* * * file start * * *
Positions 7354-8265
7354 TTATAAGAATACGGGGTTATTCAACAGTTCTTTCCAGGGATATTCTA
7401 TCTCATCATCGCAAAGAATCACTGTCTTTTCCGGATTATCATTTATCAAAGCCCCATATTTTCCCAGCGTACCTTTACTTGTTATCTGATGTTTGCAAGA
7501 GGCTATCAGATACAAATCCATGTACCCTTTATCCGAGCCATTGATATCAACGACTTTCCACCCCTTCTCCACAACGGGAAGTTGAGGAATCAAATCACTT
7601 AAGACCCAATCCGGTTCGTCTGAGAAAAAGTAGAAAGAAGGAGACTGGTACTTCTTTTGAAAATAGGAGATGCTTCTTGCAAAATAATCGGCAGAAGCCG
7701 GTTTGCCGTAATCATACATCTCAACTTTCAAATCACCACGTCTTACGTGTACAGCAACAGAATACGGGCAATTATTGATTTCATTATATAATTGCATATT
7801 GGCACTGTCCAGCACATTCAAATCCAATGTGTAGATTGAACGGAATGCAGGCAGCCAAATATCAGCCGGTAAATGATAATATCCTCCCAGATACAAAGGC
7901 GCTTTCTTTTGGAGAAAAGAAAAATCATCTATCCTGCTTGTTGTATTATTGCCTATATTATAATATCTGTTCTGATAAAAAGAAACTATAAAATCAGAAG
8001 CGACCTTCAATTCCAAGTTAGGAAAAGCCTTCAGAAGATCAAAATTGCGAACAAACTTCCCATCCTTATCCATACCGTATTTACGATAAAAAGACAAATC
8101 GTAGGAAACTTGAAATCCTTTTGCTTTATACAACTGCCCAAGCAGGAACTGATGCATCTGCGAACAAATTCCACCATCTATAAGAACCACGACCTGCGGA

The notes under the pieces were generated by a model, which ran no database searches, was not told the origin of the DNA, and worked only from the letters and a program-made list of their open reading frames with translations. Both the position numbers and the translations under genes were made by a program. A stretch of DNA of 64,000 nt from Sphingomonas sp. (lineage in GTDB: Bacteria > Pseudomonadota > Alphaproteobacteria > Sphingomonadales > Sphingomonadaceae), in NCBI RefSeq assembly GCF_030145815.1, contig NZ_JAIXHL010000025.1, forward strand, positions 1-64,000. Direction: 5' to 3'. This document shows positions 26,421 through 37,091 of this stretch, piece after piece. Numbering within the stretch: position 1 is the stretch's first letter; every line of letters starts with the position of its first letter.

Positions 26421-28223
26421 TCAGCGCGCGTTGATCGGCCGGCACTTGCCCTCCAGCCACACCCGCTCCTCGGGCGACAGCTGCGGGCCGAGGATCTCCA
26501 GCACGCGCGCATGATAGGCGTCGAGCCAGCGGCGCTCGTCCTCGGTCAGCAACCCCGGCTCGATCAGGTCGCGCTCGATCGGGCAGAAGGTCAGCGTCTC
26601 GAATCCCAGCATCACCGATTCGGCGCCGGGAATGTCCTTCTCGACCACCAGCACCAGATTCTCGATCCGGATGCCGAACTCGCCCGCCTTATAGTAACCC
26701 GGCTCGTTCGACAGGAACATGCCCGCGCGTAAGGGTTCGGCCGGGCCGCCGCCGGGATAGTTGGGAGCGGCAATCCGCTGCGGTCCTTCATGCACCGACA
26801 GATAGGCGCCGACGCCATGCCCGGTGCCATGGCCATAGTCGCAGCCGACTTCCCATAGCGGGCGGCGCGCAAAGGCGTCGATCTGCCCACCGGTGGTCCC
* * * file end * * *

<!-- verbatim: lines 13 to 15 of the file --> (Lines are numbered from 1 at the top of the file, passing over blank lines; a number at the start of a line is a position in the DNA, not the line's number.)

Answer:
26421 TCAGCGCGCGTTGATCGGCCGGCACTTGCCCTCCAGCCACACCCGCTCCTCGGGCGACAGCTGCGGGCCGAGGATCTCCA
26501 GCACGCGCGCATGATAGGCGTCGAGCCAGCGGCGCTCGTCCTCGGTCAGCAACCCCGGCTCGATCAGGTCGCGCTCGATCGGGCAGAAGGTCAGCGTCTC
26601 GAATCCCAGCATCACCGATTCGGCGCCGGGAATGTCCTTCTCGACCACCAGCACCAGATTCTCGATCCGGATGCCGAACTCGCCCGCCTTATAGTAACCC